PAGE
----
shower is running. The little things that appear after someone’s been ripped
from you–the new, palpable silences, the empty spaces at the table–they
are brutally relentless, and do cumulative damage to the soul.

The attack on September 11th was not just the government-sponsored murder of
thousands of people, but a sustained, ruthless attack on the psyche of
hundreds of thousands of friends and family, as well as on the collective
will of an entire nation, and, in fact, on the entire peace-loving world.

I don’t know what comes next. I fear the worst; there is no option for the
United States that will bring things back to the way they were before
September 11th. I feel an anger in my soul that drives me to rage, and I
know I’m not the only one. These kinds of emotions don’t abate when many
people share them–they amplify and intensify. I will not be satisfied with
merely bringing one person or group to trial for this horrific act, and I
know many others share that view.

The only thing I really know for sure is that my heart goes out to all the
victims, and I wish I could do more to help. The blood banks here are
telling people to stay home now and to come back next week. My financial
contributions to the Red Cross and the 911 Worker Fund seem woefully
inadequate. No one can bring back those who were lost, nor completely heal
the myriad wounds borne by the survivors.

I attended my local woodworkers’ meeting last night, in large part because I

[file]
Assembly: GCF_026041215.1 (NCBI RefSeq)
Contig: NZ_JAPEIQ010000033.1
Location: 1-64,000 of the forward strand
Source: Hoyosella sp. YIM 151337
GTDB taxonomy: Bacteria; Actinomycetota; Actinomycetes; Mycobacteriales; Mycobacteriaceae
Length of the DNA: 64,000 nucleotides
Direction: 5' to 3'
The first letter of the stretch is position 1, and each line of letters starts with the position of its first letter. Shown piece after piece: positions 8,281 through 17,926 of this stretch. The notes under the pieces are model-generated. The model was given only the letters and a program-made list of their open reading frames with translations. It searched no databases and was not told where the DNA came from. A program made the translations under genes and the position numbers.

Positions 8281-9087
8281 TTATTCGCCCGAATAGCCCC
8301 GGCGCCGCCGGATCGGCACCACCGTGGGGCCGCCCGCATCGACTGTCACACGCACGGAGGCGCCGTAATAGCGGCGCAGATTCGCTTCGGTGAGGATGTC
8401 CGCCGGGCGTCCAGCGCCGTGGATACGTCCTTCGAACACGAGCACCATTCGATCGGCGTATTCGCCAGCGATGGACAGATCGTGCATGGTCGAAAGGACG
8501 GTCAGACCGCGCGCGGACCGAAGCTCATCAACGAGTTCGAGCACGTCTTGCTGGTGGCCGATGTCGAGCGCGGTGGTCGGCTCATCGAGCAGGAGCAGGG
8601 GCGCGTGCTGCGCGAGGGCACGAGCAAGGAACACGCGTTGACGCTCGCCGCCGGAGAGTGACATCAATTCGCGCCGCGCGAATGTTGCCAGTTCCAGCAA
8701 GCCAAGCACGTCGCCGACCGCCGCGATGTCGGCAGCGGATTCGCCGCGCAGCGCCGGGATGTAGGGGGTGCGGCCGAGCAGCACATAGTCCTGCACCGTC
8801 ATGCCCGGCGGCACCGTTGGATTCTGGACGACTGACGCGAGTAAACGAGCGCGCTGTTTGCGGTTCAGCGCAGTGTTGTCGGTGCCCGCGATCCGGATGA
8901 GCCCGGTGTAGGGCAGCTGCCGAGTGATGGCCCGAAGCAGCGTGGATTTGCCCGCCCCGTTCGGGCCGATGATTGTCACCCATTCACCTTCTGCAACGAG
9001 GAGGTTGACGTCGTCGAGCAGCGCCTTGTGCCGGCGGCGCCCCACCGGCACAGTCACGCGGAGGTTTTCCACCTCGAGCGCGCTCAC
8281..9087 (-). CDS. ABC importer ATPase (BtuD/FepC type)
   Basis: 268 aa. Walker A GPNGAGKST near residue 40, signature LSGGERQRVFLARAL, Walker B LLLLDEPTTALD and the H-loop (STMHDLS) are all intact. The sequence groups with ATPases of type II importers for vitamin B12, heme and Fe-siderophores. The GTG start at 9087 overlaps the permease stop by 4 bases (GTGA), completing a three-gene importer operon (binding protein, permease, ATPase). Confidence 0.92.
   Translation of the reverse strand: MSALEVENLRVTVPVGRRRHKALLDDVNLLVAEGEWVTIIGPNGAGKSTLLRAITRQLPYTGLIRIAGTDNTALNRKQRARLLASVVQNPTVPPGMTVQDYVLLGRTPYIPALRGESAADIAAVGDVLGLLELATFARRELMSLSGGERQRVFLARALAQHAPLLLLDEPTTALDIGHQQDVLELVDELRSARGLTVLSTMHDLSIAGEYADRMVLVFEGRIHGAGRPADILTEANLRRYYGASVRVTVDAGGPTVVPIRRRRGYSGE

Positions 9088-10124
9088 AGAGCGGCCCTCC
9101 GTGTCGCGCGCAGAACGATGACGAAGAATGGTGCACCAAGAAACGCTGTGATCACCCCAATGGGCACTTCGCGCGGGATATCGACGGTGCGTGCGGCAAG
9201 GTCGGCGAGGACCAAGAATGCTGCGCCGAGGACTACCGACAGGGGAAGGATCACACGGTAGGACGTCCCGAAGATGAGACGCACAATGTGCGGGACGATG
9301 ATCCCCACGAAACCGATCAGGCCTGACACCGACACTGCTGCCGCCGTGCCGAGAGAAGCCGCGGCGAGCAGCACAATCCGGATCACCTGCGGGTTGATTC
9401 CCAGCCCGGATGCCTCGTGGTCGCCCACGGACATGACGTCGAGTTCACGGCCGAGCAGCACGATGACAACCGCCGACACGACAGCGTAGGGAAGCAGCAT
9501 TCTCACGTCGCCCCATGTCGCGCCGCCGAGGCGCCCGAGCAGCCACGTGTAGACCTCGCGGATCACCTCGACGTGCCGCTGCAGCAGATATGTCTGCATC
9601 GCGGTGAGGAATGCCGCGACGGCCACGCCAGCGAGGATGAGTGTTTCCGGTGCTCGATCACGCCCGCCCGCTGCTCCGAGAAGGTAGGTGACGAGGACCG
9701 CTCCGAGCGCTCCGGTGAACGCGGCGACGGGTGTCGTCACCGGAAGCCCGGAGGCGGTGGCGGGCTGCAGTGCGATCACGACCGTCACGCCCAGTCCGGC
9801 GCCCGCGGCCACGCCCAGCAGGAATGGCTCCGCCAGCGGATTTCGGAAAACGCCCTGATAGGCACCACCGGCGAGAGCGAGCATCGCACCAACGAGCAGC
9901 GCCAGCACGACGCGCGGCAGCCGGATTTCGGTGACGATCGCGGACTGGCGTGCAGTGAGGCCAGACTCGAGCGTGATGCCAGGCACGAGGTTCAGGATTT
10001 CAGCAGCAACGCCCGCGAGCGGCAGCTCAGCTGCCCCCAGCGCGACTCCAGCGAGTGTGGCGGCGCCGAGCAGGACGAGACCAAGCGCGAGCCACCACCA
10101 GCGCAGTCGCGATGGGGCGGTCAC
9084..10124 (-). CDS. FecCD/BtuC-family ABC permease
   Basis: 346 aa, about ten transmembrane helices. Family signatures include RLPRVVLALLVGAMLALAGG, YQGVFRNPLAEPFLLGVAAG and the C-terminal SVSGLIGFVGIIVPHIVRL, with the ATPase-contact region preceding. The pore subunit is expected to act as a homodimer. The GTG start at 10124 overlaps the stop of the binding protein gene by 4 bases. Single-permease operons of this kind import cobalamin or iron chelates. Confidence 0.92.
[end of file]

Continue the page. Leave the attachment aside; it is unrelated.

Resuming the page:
wanted to get outside, see unusual faces, and, hackneyed as it sounds, start
the healing process. It turns out I wasn’t ready, the same as many others.
It was a quiet bunch of people, most of them much older than myself, and
most everyone sharing an expression of profound, serious sadness or willful
detachment. And we’re 3,000 miles from the front lines of this war.

I spoke with one gentleman who served in World War II, and conversation
eventually turned away from spalted maple and to the attacks on the east
coast. I brought up the comparison to Pearl Harbor, and he steadfastly
disagreed with me. "This was much worse. The kids in Pearl Harbor were
military, and as bad and sneaky as it was, there is a risk when you’re in
the military. The kids in those buildings yesterday were just going to
work."

I hope this attack doesn’t accomplish its goals. There’s going to be a lot
of aftermath to this that goes beyond the indescribable suffering of the
victims’ friends and families. Financial losses could reach 12 figures. Our
economy, already reeling under a profit crunch, could spin in for a
prolonged recession or worse. Air travel will take much more time and effort
than before, due to new security measures.

I do think that this attack will unite the citizens of the U.S. much the way
the attack on Pearl Harbor did, which is a terrifying thought for those out
there who wish us ill. The divisions in this country across political and
philosophical lines are deep, but this call to action will all but make
those divisions disappear as we become one very pissed off united force
against a common foe. I hope we don’t go over the line to violent,
unthinking jingoism; we need to remember that we are, at our core, a good
and generous people, and that’s worth holding onto. The people who died on
September 11th hopefully gave their lives to bring out the best in all
Americans.

We now pay our respects to those victims, repair the physical and
psychological damage, and make certain that those responsible for this act
of war pay the dearest price for their transgression against humanity. We
undertake these tasks while maintaining our dignity, humanity, respect for
the power and rights of the individual, and our love of sweet freedom. Let
no enemy make the mistake of believing that we will cease moving forward as
a nation because of this craven attack. We will rebuild our lives and our
beloved cities to honor those who have fallen.

No action by any force of darkness can be allowed to stand.

Gary Huckabay is an author of Baseball Prospectus. You can contact him by
clicking here.